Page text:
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Listen! The simple thing the finance sector can do for Indigenous customers that can change people's lives

  • Written by Clare JM Burns, Assistant Professor and Non-executive Director, Bond University
Listen! The simple thing the finance sector can do for Indigenous customers that can change people's lives

The story of the Aboriginal Community Benefit Fund, whose name and marketing misled thousands of customers into believing it was Indigenous owned and run, is a stark example of how Australia’s financial regulations have let down Indigenous people.

It took a financial royal commission[1] to expose how the fund had exploited regulatory loopholes and the significance of “Sorry Business[2]” in some Indigenous cultures to line the pockets of its non-Indigenous owners over three decades.

Those loopholes were finally closed in 2020 (the royal commission reported in 2019). The corporate regulator, the Australian Securities and Investments Commission (ASIC), then went to the Federal Court seeking a A$7.5 million fine[3] for deceptive and misleading conduct.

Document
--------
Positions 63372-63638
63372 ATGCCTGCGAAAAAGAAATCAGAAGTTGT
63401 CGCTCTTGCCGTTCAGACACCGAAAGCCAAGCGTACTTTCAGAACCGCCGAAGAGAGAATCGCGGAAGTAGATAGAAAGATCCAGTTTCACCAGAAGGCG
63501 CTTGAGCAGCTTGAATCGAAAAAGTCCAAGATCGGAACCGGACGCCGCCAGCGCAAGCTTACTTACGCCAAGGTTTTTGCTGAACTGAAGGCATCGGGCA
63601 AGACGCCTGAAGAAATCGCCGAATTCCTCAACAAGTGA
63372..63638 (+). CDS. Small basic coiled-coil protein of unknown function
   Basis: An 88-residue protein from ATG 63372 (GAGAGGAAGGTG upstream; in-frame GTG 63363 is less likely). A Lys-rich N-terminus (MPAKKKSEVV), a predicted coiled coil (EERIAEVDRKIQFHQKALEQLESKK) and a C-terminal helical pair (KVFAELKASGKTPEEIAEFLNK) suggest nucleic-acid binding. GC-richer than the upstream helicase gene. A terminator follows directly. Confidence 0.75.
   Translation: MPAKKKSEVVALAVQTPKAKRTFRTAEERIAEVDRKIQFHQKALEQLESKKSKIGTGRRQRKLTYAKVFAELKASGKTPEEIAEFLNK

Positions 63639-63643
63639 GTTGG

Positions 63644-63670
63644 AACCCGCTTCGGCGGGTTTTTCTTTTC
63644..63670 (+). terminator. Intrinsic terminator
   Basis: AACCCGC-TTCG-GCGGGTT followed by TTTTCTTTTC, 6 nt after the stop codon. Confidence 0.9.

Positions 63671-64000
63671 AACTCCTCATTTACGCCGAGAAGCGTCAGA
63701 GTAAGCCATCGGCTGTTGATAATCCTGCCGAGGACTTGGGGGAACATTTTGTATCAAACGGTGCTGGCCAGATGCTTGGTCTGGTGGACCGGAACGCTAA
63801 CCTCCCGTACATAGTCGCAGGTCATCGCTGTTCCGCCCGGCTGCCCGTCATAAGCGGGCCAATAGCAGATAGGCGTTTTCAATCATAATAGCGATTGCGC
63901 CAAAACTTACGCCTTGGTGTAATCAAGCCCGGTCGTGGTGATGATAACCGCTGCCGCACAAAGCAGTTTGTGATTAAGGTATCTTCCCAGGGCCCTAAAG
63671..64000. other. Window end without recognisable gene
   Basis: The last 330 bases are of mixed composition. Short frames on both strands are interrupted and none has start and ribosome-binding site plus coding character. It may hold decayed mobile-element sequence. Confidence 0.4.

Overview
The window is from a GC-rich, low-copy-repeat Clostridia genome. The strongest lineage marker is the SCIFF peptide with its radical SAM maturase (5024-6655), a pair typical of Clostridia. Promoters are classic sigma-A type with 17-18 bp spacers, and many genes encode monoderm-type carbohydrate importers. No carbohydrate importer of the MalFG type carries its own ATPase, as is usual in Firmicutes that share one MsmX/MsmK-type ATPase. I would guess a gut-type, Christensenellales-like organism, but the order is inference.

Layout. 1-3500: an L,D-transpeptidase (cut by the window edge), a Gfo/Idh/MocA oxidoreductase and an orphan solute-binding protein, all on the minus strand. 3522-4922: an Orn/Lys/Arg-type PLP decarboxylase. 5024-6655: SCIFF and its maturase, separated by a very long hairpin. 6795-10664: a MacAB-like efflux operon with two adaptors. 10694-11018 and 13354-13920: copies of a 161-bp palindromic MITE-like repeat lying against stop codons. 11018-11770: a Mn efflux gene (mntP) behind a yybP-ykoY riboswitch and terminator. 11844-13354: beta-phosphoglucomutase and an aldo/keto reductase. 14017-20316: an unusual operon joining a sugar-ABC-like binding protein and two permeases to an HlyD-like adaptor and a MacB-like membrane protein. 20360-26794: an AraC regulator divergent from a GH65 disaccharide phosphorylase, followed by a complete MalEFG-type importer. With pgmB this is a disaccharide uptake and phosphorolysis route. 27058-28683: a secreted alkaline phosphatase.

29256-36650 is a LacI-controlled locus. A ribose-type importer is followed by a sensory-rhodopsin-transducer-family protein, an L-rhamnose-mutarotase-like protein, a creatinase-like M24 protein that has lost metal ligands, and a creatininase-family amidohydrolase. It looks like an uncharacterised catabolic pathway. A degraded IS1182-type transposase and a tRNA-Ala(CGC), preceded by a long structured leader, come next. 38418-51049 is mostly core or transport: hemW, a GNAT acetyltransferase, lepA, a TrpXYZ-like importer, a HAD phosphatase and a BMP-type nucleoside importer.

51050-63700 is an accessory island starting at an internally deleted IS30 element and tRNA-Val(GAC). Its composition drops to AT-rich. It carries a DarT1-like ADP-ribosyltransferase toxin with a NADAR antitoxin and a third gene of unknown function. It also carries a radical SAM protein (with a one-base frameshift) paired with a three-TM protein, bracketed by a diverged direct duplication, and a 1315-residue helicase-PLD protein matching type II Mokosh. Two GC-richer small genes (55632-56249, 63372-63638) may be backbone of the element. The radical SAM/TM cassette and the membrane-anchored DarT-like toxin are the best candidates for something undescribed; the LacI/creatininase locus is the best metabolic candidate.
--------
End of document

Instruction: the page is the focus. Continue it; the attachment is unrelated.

The fund, rebranded as Youpla, went into liquidation in March 2022, leaving thousands of families unable to pay for Sorry Business[4].

Read more: From body snatchers to dodgy marketers: the dirty history of funeral schemes[5]

But it’s not just dodgy schemes sold “by the unscrupulous to the unsophisticated and vulnerable” (in the words[6] of Commissioner Ken Hayne) that Indigenous people have had to contend with. The royal commission also exposed the difficulties many face just with the normal financial rules, particularly when they live in remote areas.

Financial hurdles

Consider something relatively simple: meeting identification requirements. If you’ve got a birth certificate, driver’s licence, or passport, no problem. But what if you don’t?

As Nathan Boyle, a senior analyst with ASIC’s Indigenous Outreach Program[7] explained to the royal commission, the legacy of government policies – notably child removal – means many births, deaths and marriages in remote communities may not have been registered. Even when a person does have identification, names on documents may differ – between their traditional “skin” or “kin” name", birth name or adoptive name.

The royal commission reported[8] problems rooted in a lack of cultural understanding and culturally appropriate communication. One example was the “needless difficulty” a Northern Territory customer had switching to a basic account, being made to make multiple three-hour trips to a bank branch in Katherine “to achieve what should have been the simplest objective”.